My post today has been a bit of a rant based on my own experiences. I love the way the world is taking to enterprise social software. I hope that if we can push organisations and vendors to think ahead and innovate around the themes I've mentioned, social business could cross the chasm between edgy technology and business as usual tools. The power of technology is when we can take it for granted - I'd love to hear what else you think could be steps for social business to mature and become a common theme in most organisations. Please feel free to post your thoughts in the comments section.

Monday, June 20, 2011

Risk Management isn't about being a 'Deer in the Headlights'

Image Credit - T Hall
I recently came across that picture on Flickr and I thought it could be a nice title shot for my post today. As a company that values Entrepreneuralism, you'd assume that ThoughtWorks would be a fast moving, risk embracing mean machine. In more cases than one, that's absolutely true. In some less than ideal situations we do end up freezing up in the face of risk - much like deer in the headlights. The only difference is that deer eventually move on, but we often get stuck worrying about risk. Why does it happen at ThoughtWorks? Well, we're human after all - and frankly it's commonplace to fear possible loss than embrace possible gain. You've perhaps already read about in the 9x endowment effect and the sunk cost fallacy. Now don't get me wrong, I don't believe in being a cowboy - risk management is a crucial project management skill. I find extreme risk averseness however to be a deterrent in moving a project forward at a motoring pace. It hurts innovation, and obsessing over risks takes away a lot of energy and momentum from real, productive work. At the end of the day, risk management isn't a deliverable - real work is. Risk management is only a tool to facilitate work. I don't claim to be a great project manager, but I do have some thoughts I want to share with you today, about risk management.

You don't know how big it is

Last week we had a challenge. We needed to close out a legacy knowledge repository in view of the fact that we have new social business platform in place. As a team, we wanted to give the company 30 days before we archived the old system. Now for any medium or large sized company this brings about a set of risks. What if we lose data? What if we upset people? What if people need help and we can't support them? Are all these risks real? They probably are. How big are they however? We don't know. Now we can either freeze up and do nothing or ask ourselves - what's the minimum we need to know to move ahead.

Here's what we did. To check whether we'd lose data, I tried out an experiment on a test domain. Turns out that you lose no data whatsoever, you can turn the service back on and retrieve data whenever you need to. A quick, dirty experiment is often all you need to gauge the impact and mitigation for a specific risk. For the other two risks, no matter what we analysed, we would only be conjecturing as to how big the risks were. We've made the announcement and ever since, less than 15 people have reached out to us - most for tips to migrate their data, some for thorough guidance and just three who wanted us to actually assist the migration. Turns out, that no one really was hugely fussed about the move. In the worst case, if when we do shut down the service someone comes back saying they were on vacation and completely missed our warning, we can pop the service back on a weekend and help the individual move over. Risks addressed, we move ahead.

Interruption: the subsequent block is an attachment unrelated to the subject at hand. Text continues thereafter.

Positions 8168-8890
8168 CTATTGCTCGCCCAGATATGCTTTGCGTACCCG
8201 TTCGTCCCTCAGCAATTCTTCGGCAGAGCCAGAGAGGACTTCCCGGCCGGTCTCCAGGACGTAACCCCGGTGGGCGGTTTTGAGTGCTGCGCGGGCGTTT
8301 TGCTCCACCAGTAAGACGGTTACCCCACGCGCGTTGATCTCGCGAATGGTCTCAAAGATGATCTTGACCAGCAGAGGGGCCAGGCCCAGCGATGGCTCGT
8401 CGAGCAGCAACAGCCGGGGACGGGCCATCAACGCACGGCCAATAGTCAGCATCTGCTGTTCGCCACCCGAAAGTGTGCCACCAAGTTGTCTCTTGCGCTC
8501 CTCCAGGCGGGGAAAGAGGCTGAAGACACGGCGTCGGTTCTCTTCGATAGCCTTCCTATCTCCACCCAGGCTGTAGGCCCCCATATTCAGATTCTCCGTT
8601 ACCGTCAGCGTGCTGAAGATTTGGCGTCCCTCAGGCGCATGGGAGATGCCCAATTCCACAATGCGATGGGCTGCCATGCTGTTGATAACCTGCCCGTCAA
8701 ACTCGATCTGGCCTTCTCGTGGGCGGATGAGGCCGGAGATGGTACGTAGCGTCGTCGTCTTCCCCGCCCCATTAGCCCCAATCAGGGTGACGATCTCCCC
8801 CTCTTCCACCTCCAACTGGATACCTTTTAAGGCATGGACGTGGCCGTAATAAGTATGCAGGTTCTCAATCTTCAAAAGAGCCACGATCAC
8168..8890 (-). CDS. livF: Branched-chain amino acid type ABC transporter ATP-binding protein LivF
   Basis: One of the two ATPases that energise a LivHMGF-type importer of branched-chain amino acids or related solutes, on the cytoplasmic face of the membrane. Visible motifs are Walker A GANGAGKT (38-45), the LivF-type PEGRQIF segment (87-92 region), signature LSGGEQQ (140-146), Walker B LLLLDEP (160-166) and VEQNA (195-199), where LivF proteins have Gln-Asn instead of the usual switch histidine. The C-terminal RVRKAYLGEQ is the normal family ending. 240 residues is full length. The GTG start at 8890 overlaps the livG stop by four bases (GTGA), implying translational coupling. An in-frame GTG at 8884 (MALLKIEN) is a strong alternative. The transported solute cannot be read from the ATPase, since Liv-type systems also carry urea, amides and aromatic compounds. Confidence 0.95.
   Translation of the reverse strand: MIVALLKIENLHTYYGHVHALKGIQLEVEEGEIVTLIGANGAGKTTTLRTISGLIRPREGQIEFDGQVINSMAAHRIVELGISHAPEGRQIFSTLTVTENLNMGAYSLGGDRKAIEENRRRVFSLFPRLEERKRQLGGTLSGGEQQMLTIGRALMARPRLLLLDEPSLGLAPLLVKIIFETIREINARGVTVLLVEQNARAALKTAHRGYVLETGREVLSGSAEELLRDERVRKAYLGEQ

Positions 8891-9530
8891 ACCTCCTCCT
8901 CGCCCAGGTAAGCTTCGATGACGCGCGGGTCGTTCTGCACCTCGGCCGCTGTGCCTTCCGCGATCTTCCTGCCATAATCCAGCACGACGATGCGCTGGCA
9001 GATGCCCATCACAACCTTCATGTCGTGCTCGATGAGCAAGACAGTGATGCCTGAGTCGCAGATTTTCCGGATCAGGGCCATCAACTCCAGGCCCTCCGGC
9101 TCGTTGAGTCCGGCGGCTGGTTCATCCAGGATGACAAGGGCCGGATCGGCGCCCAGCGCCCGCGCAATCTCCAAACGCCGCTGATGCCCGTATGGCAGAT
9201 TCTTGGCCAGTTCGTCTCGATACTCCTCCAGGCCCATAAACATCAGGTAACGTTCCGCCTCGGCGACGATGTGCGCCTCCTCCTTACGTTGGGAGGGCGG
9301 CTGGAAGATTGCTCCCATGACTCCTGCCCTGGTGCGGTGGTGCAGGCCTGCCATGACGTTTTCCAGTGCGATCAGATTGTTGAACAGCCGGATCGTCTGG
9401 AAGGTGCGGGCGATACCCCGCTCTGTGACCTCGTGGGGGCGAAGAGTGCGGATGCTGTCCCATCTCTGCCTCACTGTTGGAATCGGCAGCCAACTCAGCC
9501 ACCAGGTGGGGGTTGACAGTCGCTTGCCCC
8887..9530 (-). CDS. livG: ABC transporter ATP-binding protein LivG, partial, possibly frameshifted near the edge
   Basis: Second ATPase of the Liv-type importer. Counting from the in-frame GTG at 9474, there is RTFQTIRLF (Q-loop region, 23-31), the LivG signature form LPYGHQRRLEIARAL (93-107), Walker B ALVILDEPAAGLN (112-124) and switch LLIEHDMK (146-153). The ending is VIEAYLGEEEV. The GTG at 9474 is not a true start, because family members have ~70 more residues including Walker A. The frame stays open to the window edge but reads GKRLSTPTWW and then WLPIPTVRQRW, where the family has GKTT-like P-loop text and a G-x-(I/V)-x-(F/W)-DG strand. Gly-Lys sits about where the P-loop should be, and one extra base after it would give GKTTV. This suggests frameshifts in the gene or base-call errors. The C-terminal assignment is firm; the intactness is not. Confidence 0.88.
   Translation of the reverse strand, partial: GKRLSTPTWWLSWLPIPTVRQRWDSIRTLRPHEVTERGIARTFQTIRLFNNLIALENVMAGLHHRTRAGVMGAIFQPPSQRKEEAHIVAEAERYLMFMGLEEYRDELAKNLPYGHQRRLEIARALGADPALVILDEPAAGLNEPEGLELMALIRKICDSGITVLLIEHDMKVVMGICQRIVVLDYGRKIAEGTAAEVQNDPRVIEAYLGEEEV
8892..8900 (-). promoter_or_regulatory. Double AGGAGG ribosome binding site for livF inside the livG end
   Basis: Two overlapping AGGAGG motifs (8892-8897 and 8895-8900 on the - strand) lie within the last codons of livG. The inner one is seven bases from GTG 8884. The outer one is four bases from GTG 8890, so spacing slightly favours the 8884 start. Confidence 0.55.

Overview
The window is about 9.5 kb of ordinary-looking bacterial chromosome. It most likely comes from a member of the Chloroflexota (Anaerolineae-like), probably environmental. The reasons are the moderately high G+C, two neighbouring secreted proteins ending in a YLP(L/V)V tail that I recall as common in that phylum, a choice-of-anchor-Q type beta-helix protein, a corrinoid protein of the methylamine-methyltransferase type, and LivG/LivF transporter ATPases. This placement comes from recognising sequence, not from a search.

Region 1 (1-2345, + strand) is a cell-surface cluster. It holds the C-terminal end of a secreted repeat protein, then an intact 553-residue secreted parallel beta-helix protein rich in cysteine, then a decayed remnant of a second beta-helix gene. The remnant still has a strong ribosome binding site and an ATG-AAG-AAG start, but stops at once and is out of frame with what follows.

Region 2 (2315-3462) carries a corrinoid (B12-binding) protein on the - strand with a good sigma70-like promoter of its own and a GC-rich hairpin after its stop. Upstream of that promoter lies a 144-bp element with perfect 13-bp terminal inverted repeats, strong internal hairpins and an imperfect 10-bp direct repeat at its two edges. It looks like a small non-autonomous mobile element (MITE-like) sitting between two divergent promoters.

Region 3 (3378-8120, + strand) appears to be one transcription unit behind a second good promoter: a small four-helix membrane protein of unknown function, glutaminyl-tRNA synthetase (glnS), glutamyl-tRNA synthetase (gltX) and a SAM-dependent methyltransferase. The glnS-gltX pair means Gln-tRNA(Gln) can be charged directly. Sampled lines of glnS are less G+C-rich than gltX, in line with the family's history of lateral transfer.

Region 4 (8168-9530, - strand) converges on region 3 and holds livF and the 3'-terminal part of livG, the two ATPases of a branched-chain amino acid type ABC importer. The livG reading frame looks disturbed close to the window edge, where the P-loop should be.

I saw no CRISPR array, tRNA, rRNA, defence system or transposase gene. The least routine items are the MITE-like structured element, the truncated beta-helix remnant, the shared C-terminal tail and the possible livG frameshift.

All risks are not equal

Risks are these little mystery balls. Some have a large impact, others have a negligible effect. Some might have a high likelihood and others are highly unlikely. Your plan is really conditional on how you evaluate these risks. The key in my view is not to over evaluate. In my world, risks have three parameters - the likelihood, the impact and the mitigation plan if the risk does manifest itself. The key however is to not over analyse. If the impact is low and the likelihood is bleak, then do you really want to spend all the time in the world analysing what you will do about it? The cost of analysing the risk far outweighs the cost having to respond to it without a pre-defined mitigation strategy. On the other hand, if it's a high impact, highly likely risk, then you want to do what you can to avoid it and not even have to get to the point of mitigation. The key is to look at likelihood and impact as a balance with mitigation strategy. From that point, it's about incremental changes, iterating and moving fast. Keeping everyone aware of how you percieve the risks just ensures that everyone knows what to do when you move ahead. Finally, risk management is conjecture - the key is make this systematic conjecture than just pure obsession. Also, sometimes it's important to just know what you can do and what your options are. The moment to act may not be until much later - Chris Matts calls this the last responsible moment.

You may ask why a blog on learning and social business has a post on risk management. I think it's a crucial competence when dealing with change and managing projects. Also, it's not as complicated as we'll often make it out be. I hope this short post helps you see my perspective on why I like to be pragmatic about risks and why I like to keep pushing forward with projects I am on. Not to say that I don't have things blowing up in my face - I've had an experience of that last week! That said, I would take that any day as long as I have the ability to respond quickly and to keep the pace of innovation high. I think that's a fair trade-off. What do you think?

Tuesday, June 07, 2011

Customising your Social Business platform - 5 things to keep in mind

Most social business platforms are maturing quite fast. The landscape now has players that have been around for a while and provide functionality that'll put some consumer apps to shame. That being said, often times the stock platform isn't 'exactly' what you want. You may need to customise the platform to get the most out of it for your company. While this is quite common in the enterprise, it's also a big opportunity for you to destroy every chance of success that you can potentially have. We've done a significant amount of custom development on our internal social business platform, myThoughtWorks and our successes and failures have led me to a few lessons that I want to share with you in today's blogpost.